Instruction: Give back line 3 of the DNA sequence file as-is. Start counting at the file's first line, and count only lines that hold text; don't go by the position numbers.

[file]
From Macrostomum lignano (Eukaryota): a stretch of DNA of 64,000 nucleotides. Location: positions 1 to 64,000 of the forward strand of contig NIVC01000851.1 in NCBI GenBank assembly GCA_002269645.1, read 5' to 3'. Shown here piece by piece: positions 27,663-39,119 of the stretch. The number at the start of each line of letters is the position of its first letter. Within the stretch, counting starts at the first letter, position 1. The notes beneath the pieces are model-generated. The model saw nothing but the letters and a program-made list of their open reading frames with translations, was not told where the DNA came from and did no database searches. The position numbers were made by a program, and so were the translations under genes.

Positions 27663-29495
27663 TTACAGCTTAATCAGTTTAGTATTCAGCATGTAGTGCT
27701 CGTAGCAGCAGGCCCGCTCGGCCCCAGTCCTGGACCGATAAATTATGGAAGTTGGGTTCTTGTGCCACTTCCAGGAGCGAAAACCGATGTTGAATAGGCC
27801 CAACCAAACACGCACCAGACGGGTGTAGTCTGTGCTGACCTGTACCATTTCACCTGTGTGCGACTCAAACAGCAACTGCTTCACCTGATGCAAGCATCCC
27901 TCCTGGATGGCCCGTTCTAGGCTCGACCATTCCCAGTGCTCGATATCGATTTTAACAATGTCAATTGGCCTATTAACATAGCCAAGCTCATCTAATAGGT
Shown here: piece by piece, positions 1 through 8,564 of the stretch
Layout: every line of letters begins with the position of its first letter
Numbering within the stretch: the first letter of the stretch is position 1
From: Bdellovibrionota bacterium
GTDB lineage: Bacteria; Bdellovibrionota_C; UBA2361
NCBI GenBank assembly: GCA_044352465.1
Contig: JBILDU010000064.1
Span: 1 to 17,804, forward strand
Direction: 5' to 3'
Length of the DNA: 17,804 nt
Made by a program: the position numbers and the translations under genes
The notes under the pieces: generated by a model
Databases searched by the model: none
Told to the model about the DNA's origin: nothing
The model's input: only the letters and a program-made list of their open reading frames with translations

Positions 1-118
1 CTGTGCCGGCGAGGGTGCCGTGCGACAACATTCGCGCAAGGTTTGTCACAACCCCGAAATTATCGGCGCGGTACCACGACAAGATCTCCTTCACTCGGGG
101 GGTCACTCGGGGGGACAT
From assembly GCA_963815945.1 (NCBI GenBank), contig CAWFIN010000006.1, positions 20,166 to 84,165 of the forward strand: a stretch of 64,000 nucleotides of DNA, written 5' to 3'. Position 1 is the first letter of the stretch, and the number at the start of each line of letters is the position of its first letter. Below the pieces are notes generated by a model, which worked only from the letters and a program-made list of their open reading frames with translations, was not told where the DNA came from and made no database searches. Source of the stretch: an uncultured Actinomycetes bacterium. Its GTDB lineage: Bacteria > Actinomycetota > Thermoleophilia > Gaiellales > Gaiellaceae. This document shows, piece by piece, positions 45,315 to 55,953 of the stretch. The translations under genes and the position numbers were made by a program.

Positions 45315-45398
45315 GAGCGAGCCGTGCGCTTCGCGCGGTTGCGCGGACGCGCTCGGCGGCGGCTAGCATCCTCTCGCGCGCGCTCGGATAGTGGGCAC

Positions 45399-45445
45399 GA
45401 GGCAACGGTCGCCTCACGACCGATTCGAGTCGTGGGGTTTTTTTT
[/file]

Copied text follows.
27663 TTACAGCTTAATCAGTTTAGTATTCAGCATGTAGTGCT